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Beware of gold-diggers when bequeathing treasure

A sour marriage mixed with money from a parent could mean one son may inherit more than he bargained for, writes George Cochrane.

A sour marriage mixed with money from a parent could mean one son may inherit more than he bargained for, writes George Cochrane.

I AM giving about $300,000 to each of my three children, rather than having them inherit it after my death. Funds have gone to two of the children to help them buy their first house. However, my eldest son, who lives and works in the US, owns his own house but might return to Australia. This son is in an unhealthy marriage I suspect will dissolve. His wife is very materialistic and if she has access to the money she will spend it on luxury cars, designer furniture, Gucci handbags and so forth. I would like to be able to provide my eldest son with his equal share of the inheritance but have the money protected

so his wife cannot access it now or in the future. What would be the best way to

achieve this? Should I buy an investment apartment in his name in Australia? Or is

it better that I transfer some blue-chip shares to him? I would prefer a share transfer but

is there a way I can put these shares in escrow? R.W.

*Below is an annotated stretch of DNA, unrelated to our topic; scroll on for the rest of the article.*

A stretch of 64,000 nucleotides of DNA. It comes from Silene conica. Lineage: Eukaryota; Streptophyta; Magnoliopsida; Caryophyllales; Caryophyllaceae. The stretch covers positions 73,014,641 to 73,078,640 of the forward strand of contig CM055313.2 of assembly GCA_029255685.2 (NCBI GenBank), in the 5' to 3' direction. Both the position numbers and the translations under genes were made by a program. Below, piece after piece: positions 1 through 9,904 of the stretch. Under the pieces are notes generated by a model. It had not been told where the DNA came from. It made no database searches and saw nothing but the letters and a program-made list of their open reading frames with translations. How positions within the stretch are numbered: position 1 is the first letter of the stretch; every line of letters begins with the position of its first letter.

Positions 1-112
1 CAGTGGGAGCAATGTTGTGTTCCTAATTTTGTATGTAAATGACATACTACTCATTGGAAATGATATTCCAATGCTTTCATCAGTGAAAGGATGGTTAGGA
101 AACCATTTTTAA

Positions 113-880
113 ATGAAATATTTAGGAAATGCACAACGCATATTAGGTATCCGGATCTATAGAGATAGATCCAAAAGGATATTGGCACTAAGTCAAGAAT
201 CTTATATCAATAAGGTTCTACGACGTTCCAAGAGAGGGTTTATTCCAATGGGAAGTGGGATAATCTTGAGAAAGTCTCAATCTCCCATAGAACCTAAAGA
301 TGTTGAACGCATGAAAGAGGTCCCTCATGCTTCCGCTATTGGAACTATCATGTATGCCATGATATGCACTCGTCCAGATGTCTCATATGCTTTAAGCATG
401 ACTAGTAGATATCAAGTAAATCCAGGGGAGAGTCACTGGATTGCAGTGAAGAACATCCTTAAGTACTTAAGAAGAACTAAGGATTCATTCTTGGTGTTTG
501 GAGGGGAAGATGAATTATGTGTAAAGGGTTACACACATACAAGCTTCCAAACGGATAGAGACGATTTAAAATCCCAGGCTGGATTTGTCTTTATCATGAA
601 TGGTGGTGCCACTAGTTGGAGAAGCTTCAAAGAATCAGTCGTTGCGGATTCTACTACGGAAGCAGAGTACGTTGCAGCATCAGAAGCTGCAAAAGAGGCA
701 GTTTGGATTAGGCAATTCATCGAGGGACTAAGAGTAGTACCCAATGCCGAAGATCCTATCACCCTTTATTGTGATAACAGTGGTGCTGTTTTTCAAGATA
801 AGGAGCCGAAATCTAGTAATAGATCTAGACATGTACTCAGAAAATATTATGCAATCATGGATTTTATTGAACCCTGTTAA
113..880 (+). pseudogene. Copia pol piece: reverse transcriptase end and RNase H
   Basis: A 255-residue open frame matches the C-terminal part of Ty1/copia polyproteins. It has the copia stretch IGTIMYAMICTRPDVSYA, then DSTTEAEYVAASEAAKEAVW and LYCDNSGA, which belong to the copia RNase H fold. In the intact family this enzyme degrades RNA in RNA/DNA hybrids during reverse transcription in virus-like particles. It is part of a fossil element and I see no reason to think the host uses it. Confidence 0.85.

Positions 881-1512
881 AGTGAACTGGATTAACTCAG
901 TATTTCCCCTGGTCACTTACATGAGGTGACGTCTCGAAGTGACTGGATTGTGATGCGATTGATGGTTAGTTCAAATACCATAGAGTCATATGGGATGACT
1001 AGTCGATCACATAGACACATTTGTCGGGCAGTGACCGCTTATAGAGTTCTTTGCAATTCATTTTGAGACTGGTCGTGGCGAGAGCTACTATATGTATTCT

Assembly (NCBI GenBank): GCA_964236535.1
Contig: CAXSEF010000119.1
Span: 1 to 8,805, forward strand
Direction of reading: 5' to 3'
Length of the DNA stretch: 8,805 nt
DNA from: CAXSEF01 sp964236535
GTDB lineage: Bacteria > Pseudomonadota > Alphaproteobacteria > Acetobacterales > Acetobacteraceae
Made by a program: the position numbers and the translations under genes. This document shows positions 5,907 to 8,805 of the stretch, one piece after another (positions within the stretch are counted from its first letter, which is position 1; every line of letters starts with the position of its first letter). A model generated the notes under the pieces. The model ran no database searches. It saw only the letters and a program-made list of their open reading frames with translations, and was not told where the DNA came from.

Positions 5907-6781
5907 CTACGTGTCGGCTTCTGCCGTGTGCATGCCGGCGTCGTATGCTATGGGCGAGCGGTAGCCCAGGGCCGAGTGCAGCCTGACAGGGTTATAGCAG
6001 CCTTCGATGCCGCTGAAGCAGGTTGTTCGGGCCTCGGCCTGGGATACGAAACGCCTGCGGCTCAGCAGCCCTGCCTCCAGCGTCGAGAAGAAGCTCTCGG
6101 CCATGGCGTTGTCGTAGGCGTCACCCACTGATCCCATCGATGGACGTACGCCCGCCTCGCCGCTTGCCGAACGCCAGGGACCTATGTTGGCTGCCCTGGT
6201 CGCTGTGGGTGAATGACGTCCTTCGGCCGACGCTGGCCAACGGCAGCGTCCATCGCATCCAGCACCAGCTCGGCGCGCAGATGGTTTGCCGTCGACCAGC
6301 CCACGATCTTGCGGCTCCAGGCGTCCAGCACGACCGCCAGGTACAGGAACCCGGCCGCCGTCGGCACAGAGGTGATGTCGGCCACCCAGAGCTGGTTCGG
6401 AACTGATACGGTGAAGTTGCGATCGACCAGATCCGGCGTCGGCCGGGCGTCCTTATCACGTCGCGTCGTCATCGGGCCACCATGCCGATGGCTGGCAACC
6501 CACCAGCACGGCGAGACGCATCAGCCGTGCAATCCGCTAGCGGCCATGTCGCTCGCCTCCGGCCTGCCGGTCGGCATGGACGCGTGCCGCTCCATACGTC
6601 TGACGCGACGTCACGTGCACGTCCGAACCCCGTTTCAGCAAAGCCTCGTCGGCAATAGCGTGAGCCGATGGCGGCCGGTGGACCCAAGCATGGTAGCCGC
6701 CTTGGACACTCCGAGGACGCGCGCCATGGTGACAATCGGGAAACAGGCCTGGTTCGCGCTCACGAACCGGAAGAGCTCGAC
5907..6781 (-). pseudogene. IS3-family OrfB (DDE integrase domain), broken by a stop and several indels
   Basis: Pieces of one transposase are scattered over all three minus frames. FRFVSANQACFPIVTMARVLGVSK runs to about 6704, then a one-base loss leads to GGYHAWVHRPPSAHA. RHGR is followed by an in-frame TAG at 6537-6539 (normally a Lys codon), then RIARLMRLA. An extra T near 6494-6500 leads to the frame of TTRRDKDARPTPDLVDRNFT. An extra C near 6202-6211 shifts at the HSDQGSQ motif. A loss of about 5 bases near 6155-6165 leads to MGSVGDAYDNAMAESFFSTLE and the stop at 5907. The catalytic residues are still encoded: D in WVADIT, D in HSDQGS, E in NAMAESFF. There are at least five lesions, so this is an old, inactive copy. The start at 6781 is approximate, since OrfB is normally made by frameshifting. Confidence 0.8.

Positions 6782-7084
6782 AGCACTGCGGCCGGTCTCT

Lucky children! I suggest the best approach is not to place any money in your eldest son's name for now. Rather, try to segregate his shares within your holdings so he and all the others can readily identify this portion of your estate. Presumably, everything else will be eventually divided in three.

See your solicitor about changing your will so your eldest son's portion goes into a testamentary trust on your death, with him as the beneficiary and, say, all your three children (assuming they get along) as trustees. It doesn't quite solve the problem because, if your son is the sole beneficiary, then an aggrieved wife could argue, through her divorce lawyer, that since he is solely entitled to the money, it belongs to him and thus to the marriage. Your solicitor might suggest naming a second or even a third beneficiary to prevent this.

Ultimately, your best plan is to keep a firm grip on your perch until after the divorce.

Handling the freeze

I HAVE an investment with a large insurance company's wrap account. Due to ill health, I wish to invest these funds elsewhere. Included in the investment are shares with APN Property for Income Fund, whose assets have been frozen. What is the best way to handle this situation to minimise any possible losses? K.B.

Hardship claims for this fund are permitted by ASIC but have been suspended temporarily by APN.

Even though the fund is frozen to withdrawals, I know of no legal reason why a change of ownership cannot be registered by APN. Your situation is complicated because the ownership of your investment rests officially with what is known as an "investor-directed portfolio service". You need to contact the company and ask what procedures it has in place to allow you to transfer the investment into your name.